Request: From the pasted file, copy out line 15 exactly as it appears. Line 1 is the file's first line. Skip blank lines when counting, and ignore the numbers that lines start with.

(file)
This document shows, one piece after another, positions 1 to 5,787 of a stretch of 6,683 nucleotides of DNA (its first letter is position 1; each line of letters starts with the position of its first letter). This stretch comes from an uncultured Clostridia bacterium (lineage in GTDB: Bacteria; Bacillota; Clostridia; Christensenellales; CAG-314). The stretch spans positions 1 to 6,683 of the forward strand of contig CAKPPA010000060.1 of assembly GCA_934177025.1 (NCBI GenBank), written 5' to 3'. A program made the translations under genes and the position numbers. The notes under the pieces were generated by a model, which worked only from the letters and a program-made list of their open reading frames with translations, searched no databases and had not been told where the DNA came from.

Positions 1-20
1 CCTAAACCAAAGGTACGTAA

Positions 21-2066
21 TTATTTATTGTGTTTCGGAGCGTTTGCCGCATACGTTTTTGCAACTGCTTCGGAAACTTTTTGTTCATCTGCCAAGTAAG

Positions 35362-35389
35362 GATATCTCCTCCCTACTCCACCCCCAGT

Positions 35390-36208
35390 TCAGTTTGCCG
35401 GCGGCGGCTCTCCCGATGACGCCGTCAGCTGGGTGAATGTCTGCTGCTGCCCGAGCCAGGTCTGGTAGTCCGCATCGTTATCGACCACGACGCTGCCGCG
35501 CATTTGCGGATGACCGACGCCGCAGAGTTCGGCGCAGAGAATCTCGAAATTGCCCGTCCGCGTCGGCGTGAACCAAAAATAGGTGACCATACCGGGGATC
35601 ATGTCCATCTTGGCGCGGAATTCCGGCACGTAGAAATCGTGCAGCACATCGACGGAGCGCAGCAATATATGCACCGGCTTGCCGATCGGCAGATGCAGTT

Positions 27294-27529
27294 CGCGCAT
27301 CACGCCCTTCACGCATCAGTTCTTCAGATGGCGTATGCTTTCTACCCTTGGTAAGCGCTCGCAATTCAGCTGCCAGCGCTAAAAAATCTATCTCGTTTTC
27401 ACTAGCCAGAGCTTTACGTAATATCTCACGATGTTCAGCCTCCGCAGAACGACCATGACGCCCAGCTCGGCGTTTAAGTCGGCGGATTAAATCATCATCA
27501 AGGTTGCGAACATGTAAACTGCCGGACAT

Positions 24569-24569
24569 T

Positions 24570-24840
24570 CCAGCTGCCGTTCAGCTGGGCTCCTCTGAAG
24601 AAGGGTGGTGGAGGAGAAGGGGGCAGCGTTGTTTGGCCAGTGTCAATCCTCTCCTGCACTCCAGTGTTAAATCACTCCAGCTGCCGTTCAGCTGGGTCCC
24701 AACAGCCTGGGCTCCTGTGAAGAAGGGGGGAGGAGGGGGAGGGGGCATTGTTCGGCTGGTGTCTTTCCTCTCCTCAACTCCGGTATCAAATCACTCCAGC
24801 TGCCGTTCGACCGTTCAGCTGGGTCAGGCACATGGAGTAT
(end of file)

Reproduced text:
27301 CACGCCCTTCACGCATCAGTTCTTCAGATGGCGTATGCTTTCTACCCTTGGTAAGCGCTCGCAATTCAGCTGCCAGCGCTAAAAAATCTATCTCGTTTTC